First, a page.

The Congressional Budget Office said Friday that President Barack Obama's tax and spending policies will yield $6.4 trillion in deficits over the next decade, more than double the shortfall in CBO's own fiscal baseline — even after taking credit for reduced war costs.
House Republicans, slated to unveil their own plan next week, are sure to seize on the numbers, yet the mountain of data gives reason for both parties to pause going into what's expected to be a major fiscal crisis after the November elections.
The GOP has been quick to fault Obama for excess spending. But more than three-quarters of the $3.5 trillion in added red ink can be explained by what is still a rich diet of tax breaks continued by the president — but not under the CBO's baseline.
Indeed, in the case of discretionary appropriations, CBO scores the president as coming in about $4 billion under the $1.047 trillion target set by the Budget Control Act last summer. And within these confines, the biggest discrepancy is that his budget is $2 billion over the caps for security programs at the expense of domestic priorities.
Administration officials Friday took heart that CBO credited Obama's plan with bringing future deficits down to 3 percent of GDP. In fact, the $6.4 trillion cumulative 10-year shortfall shown by CBO is under the $6.7 trillion forecast by the White House in its own documents in February. And measured against a rough proxy for current policy, the report lends at least partial support to the White House claim of up to $4 trillion in deficit reduction over 10 years.
"CBO found that by 2016 deficits as a share of the economy would be below 3 percent – a key milestone of fiscal sustainability," said Jeff Zients, director of the Office of Management and Budget. "It found that after implementing the president's budget, debt held by the public will decrease and then stabilize as a share of the economy, also a key indicator of improving fiscal health."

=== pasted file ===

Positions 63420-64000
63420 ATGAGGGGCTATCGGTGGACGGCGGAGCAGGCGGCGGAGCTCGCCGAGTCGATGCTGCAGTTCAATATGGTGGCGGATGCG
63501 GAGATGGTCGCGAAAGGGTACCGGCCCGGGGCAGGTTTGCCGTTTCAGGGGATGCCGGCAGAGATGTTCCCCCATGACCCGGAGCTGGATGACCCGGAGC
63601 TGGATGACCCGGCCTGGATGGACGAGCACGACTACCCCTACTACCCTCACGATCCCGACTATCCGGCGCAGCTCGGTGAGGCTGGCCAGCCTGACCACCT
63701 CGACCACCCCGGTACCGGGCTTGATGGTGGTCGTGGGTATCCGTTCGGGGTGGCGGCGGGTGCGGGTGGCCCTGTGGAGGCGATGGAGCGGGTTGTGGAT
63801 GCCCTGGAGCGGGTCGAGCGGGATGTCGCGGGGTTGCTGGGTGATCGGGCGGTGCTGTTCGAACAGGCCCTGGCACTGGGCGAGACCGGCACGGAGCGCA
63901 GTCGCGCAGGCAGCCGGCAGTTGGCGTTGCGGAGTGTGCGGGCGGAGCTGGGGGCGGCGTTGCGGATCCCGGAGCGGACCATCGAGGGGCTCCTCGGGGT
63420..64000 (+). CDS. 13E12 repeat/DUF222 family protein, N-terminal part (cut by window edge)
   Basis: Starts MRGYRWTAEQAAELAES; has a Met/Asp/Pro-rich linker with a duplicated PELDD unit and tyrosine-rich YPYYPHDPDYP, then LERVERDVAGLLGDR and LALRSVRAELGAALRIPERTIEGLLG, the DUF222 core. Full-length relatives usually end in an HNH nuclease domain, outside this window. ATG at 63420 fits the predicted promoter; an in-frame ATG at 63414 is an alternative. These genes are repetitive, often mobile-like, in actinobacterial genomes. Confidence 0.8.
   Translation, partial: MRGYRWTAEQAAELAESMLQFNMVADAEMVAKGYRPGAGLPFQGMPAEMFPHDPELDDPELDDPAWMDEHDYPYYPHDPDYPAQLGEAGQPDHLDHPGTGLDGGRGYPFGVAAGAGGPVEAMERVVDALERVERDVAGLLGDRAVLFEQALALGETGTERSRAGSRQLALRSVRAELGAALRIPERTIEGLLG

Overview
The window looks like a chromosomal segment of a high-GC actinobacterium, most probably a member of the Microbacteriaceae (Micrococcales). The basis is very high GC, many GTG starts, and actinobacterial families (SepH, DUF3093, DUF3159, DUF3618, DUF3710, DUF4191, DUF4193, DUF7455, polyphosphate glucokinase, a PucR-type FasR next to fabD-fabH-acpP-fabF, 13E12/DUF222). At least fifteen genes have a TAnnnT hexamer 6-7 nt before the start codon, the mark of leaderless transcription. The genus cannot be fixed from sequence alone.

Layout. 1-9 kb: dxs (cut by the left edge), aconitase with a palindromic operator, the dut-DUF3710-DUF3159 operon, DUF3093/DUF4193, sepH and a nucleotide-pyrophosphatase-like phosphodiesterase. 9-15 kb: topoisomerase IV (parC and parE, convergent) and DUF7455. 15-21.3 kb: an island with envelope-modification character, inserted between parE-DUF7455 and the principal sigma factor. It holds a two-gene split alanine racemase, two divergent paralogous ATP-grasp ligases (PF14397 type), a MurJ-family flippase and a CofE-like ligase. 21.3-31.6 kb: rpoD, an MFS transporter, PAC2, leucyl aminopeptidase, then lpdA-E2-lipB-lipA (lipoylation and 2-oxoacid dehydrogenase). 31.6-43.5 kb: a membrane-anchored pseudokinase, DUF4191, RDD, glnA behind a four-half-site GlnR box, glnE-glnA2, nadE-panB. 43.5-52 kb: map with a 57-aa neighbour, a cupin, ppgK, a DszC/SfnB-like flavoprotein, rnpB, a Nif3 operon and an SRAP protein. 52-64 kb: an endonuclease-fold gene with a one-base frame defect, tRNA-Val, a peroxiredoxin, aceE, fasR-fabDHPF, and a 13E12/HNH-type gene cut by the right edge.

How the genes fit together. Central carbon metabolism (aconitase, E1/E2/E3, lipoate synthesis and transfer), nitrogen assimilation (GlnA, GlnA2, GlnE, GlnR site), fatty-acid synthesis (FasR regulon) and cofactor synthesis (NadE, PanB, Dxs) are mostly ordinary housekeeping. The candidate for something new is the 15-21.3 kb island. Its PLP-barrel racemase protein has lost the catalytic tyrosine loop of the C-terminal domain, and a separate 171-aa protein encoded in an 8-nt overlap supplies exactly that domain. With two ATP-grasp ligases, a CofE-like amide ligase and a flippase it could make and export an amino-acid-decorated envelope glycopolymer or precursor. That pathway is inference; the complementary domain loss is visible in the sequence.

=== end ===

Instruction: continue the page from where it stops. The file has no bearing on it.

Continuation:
But all these deficit reduction numbers come with some important caveats regarding how to treat hundreds of billions in war savings as well as automatic spending cuts due to take effect in January. And even if Obama were to get his way on all fronts, the outlook remains grim.
The federal debt held by the public would still nearly double again from $10.1 trillion at the end of 2011 to $18.8 trillion at the end of 2022. For the current fiscal year ending Sept. 30, CBO is now projecting a shortfall of $1.3 trillion. In fiscal 2013, the deficit will still hover near the $1 trillion mark — about $977 billion. And while it will fall to 2.5 percent of GDP by 2017, it then begins to grow again to 3 percent of GDP by 2022.
To be sure, CBO's baseline isn't perfect as a standard against which to measure fiscal decisions.
The nonpartisan office is bound by rules that require it to assume that all of the Bush-era tax cuts will end in December, for example. At the same time, it must build-in spending assumptions that major health programs like Medicare and Medicaid continue to grow unchecked.
House Budget Committee Chairman Paul Ryan (R-Wis.) is determined to bend this spending curve and shows every sign of wanting to renew his call next week for historic, long-range changes in both healthcare programs. At the same time, Republican presidential candidates are demanding still greater tax cuts than even former President George W. Bush envisioned and this complicates any hope of producing substantial deficit reduction.
For example, CBO estimates that Obama's budget will cut revenues by $2.35 trillion below its baseline, but that assumes he also gets about $1 trillion in tax increases that many in the GOP oppose. Not counted in these totals is another $366 billion in refundable tax credits, which CBO scores as outlays on a separate table.
Altogether, in fact, the disparities between the CBO baseline and Obama's budget on the spending side are much smaller. The administration appears to benefit from several technical assumptions used in the scoring, and CBO gives Obama $810 billion in credit for savings attributed to pulling troops out of Iraq and future reductions in Afghanistan.
At the same time the president is "charged" $979 billion for his budget's assumption that across-the-board cuts can be forestalled in January. But even with this, the real added spending in his budget has more to do with interest on the mounting debt than any new initiative.
"Today's analysis serves as a disappointing reminder of this administration's broken promises and failed leadership when it comes to averting the most predictable economic crisis in our history," Ryan said in response to the CBO numbers. "When it comes to our generation's greatest challenges, the President refuses to take accountability or demonstrate much-needed leadership."